Eventually you will corner the bird and even though it will probably make a bold attempt at escape you will need to be prepared to firmly but still gently "capture" it - the more calmly and swiftly you do this capture step the better.
If she does not fly up then simply crowd her from above and either press semi-firmly on her back to make her squat and then pick her up.
If she does fly up you can either take her by the legs as she rises or cover her flight area with your hands/forearms and as she drops back to the ground "scoop" her either from the sides (unless her wings are still out and you would damage her) or above (if she still flaps try to press down on her back - but dont squash her into the ground just gently pin her onto the ground and I mean gently)

Legs???
Yep the best way to properly hold a chicken is by the legs (just ask any handler about the early times when the chicken racked the hell out of their forearms with the claws on those fast moving feet!!!)
Down to you but people tend to you either the middle finger or middle two fingers to get between the legs and then the index and little finger to hold the legs together. You'll notice she starts to calm straight away and if you let her breast bone (you can feel it on her easy peasy) rest on your forearm she'll sit as if shes roosting. When they are really calm they actually make a purring noise to each other as a way of saying 'everythings good' (at least in chicken language).

Thirdly: treats ... Chickens love treats and are so very easy to bribe. You'll probably condition your chickens as to what is a treat but to be honest keep it good honest food where you can - things they can peck or are really sweet get their attention and we often give them grapes cut in half, cornflakes and even crisps (but not too many if they're salty). Get them used to seeing you (and your wife) as the treat provider and they will pay you attention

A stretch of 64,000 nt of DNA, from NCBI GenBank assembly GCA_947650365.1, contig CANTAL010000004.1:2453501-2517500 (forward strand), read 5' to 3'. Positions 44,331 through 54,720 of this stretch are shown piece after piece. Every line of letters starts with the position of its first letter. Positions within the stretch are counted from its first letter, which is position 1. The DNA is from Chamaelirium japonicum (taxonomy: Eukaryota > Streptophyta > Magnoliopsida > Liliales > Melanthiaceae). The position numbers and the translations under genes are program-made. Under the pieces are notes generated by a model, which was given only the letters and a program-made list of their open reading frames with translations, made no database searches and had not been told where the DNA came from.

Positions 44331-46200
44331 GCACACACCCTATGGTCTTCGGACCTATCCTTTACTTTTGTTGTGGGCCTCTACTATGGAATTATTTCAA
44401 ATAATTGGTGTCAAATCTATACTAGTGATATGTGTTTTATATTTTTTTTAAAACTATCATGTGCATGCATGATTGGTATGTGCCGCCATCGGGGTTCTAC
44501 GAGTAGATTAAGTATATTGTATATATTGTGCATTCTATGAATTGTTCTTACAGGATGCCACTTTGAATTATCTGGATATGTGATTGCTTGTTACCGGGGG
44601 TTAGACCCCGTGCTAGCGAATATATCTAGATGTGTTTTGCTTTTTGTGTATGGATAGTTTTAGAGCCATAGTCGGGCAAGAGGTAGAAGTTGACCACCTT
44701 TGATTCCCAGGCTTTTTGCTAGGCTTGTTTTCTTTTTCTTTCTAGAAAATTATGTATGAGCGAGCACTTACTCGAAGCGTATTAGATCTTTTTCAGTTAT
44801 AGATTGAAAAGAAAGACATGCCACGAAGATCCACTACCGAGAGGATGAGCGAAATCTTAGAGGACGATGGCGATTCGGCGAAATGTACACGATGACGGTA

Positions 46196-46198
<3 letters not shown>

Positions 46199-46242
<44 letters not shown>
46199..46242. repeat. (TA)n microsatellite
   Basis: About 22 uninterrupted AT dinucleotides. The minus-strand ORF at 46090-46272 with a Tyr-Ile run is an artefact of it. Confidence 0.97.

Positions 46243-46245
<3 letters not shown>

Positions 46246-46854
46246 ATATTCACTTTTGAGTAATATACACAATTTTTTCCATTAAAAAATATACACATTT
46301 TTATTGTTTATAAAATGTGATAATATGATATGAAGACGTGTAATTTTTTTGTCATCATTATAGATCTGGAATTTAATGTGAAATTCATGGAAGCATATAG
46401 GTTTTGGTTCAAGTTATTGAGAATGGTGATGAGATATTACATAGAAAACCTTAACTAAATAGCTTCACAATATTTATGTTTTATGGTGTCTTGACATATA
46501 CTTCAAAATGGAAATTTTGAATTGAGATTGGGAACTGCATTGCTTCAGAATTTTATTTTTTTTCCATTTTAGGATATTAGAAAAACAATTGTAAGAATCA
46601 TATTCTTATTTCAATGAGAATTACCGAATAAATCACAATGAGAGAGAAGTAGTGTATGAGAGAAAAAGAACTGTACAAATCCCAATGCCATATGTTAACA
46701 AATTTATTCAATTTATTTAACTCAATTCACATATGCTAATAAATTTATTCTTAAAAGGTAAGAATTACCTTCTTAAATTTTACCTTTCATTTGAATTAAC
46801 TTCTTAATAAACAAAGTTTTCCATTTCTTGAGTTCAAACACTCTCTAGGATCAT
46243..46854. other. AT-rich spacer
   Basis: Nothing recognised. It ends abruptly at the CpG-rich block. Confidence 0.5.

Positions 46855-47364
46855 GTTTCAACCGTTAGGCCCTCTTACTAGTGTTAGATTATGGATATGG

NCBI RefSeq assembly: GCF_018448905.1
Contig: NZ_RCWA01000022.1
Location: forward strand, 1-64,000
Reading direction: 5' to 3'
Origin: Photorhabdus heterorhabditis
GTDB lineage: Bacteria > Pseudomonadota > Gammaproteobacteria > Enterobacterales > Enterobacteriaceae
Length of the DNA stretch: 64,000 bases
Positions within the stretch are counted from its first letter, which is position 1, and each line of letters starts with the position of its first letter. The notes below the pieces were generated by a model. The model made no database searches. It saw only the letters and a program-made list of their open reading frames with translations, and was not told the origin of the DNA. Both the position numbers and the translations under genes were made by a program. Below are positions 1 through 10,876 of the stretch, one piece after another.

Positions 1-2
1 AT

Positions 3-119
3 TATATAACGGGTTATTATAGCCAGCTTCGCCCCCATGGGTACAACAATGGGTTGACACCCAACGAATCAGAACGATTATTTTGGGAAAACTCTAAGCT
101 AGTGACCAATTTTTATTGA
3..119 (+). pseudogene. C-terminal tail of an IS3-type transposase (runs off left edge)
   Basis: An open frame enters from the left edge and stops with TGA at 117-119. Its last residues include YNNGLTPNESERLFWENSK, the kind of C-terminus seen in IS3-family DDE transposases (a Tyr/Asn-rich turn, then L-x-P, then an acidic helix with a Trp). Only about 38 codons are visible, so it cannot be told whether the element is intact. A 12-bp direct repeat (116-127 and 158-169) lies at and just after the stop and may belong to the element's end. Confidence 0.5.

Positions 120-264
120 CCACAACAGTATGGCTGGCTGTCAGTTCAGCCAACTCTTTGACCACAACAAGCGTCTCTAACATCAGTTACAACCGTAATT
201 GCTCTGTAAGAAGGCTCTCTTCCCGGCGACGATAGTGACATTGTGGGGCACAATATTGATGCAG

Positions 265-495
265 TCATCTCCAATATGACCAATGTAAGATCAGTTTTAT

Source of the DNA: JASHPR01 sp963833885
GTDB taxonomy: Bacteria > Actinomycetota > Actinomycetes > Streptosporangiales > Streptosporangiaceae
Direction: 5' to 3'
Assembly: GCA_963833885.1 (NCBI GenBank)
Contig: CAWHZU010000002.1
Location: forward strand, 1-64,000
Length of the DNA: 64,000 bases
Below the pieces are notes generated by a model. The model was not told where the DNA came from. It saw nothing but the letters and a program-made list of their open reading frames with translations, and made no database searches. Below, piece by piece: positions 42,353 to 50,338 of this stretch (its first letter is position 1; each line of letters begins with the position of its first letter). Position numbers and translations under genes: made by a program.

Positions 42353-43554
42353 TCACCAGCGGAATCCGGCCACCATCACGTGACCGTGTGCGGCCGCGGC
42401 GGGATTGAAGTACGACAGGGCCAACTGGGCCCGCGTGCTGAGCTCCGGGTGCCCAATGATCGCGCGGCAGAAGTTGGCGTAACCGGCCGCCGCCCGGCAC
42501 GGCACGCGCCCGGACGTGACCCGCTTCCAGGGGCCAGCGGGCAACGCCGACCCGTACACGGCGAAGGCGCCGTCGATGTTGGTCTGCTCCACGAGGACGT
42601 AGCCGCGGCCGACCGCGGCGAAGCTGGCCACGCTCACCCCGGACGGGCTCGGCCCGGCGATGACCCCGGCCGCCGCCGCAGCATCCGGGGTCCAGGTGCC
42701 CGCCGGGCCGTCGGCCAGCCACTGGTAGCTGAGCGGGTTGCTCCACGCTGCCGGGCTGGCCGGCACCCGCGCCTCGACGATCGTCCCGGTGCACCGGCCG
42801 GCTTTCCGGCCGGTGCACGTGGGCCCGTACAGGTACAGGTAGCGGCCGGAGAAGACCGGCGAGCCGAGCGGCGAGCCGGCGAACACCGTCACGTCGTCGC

Lastly (for now): illnesses ...
In the early stages just concentrate on three main problems, lice, mites and worms (the ones that live in their guts).
In general
Lice live on the birds and chew their feathers reulting in a scruffy looking chicken with the down feather missing from their bums and thinning around the base of their tails - you can get a powder for this and even wash your chickens to ease the problem
Mites are a bit more of a problem as they live in the chicken house and only crawl onto the chickens at night - however they are blood suckers and really impact the health of your chucks. You can often see the red mites crawling about (they're tiny though) and there built like tanks so some harsh treatment is needed to get on top of the problem. The best I've found is diatomous earth that at their scale acts like crushed glass and cuts them to peices killing them (it does not cause to humans or chickens - although keep it away from bees). There are silly prices for the stuff considering most of it comes from the beach (although not any old beach) so don't pay too much for it
Worms - tricky to know if yours have them but typical is routinely to give them a treatment every six months. The treatment is available (but in bulk - smallest I saw was 100g) so best to find others with chickens and share the cost as you need so little per chuck you'll be left with loads of the stuff.

Thats enough advice for now, so just enjoy them keep them in plenty of sunlight (or at least give them access to sunlight) and they'll reward you with tasty eggs and free fertiliser (good luck with where they leave it ;-) )

A fellow beer brewer, beekeeper and chicken sitter